WP6: The regional validation has not yet concretely started in terms of testing products and improving them. However, selecting focus areas and conceptually preparing product evaluation strategies made major advances. The role of this WP will be increasingly important in the next phase.

WP7: Organized a workshop on “Identification of promising applications for EO for land system science and sustainability science based on a user consultation workshop”. The results were reported to the consortium, led to controversial discussions, and certainly will help the consortium tailoring data products to the needs of a wider audience.

WP8: Has worked on two aspects: Firstly, WP8 prepared the inter-linkage of several community metrics with several indices describing the spatial variability of the primary productivity and at various scales (250m, 2500m and 25km). Pilot analyses using bird distribution data were performed and now need to be extended. Secondly, also WP8 has carried out a user consultation meeting with a broad community of researchers and practitioners. Here we have identified three main priority areas: improving projections of species distribution under future climate and land use scenarios, predicting changes in community composition, and monitoring protected areas (such as NATURA 2000).

WP9: Implemented several dissemination activities, such as the website, posters or presentations at conferences.

Overall, all tasks falling in the reporting period started and all deliverables were provided. We also achieved all milestones.

Progress beyond the state of the art and expected potential impact (including the socio-economic impact and the wider societal implications of the project so far)

We worked on the development of the concept of “Essential Ecosystem Variables” to bring the idea of “essential variables” closer to the community working on Earth system models we show how fundamental interactions among Essential Climate Variables and Essential Biodiversity Variables govern the states, processes, and functions of ecosystems. We advocate an emerging "Essential Ecosystem Variables" (EEVs) framework and its use for future monitoring activities. If this synthesis activity is successful, BACI could have a major societal impact.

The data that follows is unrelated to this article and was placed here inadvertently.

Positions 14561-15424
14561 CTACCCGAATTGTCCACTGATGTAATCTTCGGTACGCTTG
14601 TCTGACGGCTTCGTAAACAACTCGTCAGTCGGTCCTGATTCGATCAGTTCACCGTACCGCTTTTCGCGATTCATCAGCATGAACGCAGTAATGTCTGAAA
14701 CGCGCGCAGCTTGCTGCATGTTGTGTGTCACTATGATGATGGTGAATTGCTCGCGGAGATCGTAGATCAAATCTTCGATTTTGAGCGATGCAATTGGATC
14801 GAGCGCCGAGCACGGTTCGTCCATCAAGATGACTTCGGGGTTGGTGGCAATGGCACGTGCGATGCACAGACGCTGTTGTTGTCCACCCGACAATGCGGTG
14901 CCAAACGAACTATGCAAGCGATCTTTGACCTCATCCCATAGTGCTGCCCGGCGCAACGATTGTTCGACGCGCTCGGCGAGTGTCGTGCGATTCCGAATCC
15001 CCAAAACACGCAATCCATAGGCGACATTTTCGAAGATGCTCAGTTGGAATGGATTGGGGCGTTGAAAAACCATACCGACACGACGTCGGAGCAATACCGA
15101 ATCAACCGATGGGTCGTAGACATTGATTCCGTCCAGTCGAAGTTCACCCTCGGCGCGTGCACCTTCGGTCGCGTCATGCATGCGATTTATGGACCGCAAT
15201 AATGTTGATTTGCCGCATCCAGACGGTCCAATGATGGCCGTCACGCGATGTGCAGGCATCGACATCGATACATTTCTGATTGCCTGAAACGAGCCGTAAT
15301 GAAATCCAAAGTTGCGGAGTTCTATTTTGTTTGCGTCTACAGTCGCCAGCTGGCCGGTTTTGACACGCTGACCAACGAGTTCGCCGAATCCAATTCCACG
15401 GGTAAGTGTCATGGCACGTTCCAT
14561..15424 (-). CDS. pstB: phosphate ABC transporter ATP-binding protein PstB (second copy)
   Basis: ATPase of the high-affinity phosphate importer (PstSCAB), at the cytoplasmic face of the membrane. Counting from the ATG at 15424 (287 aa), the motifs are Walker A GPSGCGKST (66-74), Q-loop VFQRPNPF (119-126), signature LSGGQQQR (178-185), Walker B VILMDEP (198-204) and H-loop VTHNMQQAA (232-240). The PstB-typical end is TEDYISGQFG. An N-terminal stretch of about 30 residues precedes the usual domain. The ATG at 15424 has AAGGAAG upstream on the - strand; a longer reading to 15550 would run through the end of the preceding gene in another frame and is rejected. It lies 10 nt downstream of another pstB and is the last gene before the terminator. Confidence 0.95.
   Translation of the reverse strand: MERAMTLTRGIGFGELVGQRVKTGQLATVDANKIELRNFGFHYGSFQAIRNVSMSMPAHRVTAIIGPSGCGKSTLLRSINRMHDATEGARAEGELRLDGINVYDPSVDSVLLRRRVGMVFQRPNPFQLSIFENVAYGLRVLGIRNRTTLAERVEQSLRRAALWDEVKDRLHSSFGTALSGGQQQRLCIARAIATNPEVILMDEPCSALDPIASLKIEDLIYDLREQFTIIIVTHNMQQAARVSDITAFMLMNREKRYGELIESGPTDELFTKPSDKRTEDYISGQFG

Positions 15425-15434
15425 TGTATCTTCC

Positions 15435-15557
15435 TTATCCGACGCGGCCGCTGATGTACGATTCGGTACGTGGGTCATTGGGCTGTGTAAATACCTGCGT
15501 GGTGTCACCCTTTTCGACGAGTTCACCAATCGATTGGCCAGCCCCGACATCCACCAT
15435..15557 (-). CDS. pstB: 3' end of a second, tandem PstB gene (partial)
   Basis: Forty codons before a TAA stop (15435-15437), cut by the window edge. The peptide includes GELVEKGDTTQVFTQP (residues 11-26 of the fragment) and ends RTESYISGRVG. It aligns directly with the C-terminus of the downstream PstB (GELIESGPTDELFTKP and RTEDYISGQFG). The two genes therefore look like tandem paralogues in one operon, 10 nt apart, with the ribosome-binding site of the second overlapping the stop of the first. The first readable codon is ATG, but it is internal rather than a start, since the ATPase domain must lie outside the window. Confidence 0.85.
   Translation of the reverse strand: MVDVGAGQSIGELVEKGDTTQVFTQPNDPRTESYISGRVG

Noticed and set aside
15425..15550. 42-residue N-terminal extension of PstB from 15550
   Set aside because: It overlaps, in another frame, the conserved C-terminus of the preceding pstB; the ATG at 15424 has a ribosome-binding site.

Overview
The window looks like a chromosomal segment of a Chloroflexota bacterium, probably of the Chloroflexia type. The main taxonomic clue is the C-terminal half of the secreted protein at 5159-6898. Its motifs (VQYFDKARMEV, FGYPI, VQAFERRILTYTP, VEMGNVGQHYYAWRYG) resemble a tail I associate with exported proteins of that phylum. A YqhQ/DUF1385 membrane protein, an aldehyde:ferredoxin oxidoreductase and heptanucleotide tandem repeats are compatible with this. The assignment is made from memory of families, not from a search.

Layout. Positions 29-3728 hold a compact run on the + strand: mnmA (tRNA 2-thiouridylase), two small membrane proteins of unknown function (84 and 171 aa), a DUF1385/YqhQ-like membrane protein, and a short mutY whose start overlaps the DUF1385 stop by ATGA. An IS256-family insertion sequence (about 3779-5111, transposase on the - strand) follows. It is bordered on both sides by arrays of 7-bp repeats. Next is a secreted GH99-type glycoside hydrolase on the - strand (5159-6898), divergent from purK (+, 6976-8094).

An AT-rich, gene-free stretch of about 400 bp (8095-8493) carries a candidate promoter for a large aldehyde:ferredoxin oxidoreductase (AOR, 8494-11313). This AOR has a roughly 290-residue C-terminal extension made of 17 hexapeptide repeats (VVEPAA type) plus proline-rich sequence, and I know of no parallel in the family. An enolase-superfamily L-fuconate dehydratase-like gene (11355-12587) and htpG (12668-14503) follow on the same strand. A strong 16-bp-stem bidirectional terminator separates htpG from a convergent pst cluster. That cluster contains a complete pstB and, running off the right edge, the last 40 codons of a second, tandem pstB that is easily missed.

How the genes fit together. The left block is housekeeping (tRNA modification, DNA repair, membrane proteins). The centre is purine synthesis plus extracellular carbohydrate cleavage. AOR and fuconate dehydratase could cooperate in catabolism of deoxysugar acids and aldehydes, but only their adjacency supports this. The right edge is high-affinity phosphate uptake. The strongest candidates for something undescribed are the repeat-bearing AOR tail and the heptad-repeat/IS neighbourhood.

In technical terms, we developed and Earth Observation assimilation approach for synthesizing multiple sources of optical and microwave data in to surface state vector (SV). The prototype of this method is very generic and beyond the state of the art. We expect that this idea would be very relevant to exploit a wide range of space data beyond BACI.

We also implemented machine learning models for high-frequency CO2 and energy flux upscaling by fusing EO and in-situ data. We anticipate that this data product will substantially push the research field and provide an unprecedented reference data set for next generation of global Earth System Models. This is of high relevance for societal challenges such as climate change assessments via coupled carbon cycle climate models.

Also the exploration of satellite data for advancing the fields of biodiversity research is highly relevant to e.g. GEO BON. We anticipate that we are able to empower biodiversity research beyond current state-of-the-art approaches in terms of predictive accuracy and spatial detail.

Related information

Record Number: 190140 / Last updated on: 2016-11-08